• 20. Epithelial Membranes • Columnar cells: – Taller column shaped cells. – Function: • Excretion, secretion and absorption. • May contain cilia. – Line digestive tract, uterine tubes, and respiratory passageways. 20
  • 21. Epithelial Membranes 21
  • 22. Exocrine Glands• Derived from cells of epithelial membranes.• Secretions are released through ducts. – Simple tubes or modified as acini.• Examples: – Tear glands. – Sweat glands. – Prostate glands. 22
  • 23. Endocrine Glands• Lack ducts.• Secrete hormones into capillaries/lymphatic system within the body.• May be discrete organs: – Primary functions are the production and secretion of hormones. 23
  • 24. Connective Tissue• Large amounts of extracellular material in the spaces between connective tissue cells.• 4 types of connective tissue: – Connective tissue proper. – Cartilage. – Bone. – Blood. 24
  • 25. Connective Tissue Proper• Loose connective tissue: – Scattered collagen and tissue fluid. • Dermis of skin.• Dense fibrous connective tissue: – Regularly arranged. • Collagen oriented in same direction. – Tendons. – Irregularly arranged. • Resists forces applied in many directions. – Capsules and sheaths. 25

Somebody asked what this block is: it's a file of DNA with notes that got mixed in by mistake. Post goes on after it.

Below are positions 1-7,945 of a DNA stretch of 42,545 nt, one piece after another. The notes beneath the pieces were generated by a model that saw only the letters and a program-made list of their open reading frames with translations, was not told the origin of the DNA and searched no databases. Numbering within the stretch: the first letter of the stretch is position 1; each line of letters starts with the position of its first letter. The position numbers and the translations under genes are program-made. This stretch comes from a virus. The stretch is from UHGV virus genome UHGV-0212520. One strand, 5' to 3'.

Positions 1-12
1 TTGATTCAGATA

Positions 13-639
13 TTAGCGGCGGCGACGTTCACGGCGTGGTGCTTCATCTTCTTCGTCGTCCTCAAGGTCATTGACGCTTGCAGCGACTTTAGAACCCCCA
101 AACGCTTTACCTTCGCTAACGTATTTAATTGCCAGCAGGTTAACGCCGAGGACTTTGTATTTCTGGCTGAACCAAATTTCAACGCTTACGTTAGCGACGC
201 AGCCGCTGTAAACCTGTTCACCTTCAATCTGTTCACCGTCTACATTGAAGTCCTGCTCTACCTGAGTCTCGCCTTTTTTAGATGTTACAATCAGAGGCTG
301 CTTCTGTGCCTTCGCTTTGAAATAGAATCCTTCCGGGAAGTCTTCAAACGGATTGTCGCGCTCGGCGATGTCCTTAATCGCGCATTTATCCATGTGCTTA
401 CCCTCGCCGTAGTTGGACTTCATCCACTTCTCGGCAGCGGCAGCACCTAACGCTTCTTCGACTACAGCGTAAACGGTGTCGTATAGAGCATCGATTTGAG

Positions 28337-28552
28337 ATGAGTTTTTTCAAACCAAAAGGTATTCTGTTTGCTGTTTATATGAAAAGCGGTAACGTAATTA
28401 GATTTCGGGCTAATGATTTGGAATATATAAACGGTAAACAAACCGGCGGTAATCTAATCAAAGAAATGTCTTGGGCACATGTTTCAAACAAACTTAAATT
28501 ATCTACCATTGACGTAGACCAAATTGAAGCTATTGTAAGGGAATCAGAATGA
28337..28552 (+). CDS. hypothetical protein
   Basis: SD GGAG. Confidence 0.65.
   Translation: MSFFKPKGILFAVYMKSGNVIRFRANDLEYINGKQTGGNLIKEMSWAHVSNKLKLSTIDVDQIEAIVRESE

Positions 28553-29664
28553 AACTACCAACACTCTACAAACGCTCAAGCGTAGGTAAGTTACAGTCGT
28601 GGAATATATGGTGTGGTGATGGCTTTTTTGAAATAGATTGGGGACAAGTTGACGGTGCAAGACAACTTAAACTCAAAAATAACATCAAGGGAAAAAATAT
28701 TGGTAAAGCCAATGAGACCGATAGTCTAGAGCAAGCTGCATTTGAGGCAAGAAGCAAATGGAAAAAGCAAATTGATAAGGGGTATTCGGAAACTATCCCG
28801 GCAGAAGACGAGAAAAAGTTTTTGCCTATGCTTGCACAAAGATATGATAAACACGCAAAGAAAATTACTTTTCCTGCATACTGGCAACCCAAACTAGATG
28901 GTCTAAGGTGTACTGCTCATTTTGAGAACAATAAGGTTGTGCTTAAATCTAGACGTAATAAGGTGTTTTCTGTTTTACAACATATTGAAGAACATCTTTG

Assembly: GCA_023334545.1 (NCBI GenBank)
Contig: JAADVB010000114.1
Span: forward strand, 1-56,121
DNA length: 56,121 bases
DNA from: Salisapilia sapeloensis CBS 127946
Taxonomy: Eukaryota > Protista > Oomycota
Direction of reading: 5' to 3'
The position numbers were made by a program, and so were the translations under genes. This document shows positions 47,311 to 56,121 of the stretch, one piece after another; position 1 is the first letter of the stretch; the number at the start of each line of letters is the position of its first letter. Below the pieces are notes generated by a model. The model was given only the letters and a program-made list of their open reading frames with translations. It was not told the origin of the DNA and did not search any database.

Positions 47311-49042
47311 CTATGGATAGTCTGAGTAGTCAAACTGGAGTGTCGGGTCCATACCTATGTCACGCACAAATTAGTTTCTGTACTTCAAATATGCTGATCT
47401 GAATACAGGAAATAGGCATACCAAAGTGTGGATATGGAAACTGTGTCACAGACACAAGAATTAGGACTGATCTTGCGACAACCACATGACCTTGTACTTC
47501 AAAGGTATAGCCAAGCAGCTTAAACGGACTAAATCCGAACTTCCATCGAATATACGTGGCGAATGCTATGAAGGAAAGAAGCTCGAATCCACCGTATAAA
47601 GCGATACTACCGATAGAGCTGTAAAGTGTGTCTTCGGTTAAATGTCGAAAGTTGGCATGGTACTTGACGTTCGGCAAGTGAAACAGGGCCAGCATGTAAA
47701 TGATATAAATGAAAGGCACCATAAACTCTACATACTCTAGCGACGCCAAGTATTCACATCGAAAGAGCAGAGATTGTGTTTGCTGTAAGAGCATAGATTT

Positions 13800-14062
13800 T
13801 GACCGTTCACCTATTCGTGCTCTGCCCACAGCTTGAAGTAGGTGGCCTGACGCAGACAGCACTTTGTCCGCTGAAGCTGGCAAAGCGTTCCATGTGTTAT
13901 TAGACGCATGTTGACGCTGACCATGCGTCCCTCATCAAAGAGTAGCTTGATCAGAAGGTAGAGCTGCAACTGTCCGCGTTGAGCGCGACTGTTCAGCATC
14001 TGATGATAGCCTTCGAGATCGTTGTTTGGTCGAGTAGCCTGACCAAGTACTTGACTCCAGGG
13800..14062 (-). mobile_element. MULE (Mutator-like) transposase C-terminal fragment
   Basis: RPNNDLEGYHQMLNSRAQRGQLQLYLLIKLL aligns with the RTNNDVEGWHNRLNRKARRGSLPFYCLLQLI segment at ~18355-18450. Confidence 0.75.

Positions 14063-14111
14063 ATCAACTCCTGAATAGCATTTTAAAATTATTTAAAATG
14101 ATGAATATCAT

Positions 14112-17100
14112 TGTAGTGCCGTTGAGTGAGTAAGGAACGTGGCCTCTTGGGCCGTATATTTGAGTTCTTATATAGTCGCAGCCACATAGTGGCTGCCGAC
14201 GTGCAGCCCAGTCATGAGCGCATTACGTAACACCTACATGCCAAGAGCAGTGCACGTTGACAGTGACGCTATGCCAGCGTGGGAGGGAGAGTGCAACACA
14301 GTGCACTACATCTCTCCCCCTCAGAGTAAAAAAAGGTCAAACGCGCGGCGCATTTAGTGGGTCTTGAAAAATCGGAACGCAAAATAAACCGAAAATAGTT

• 26. Connective Tissue (continued)• Cartilage: – Chondrocytes. • Supportive and protective tissue. • Elastic properties to tissues. • Precursor to many bones. • Articular surfaces on joints. 26
  • 27. Connective Tissue (continued)• Bone: – Hydroxyapatite crystals. • Osteoblasts: – Bone-forming cells. – Osteocytes: • Trapped osteoblasts: less active. – Osteoclasts: • Bone resorbing cells. Rubin, Essentials of Pathophysiology,2001• Blood: – Classified as connective tissue. • Half its volume is plasma. 27
  • 28. Body-Fluid Compartments• 65-75% of total body weight is H20.• Intracellular compartment: – Fluid inside the cell. • 2/3 of H20.• Extracellular compartment: – 2 Subdivisions: • Blood plasma. • Interstitial fluid. • 1/3 H20. 28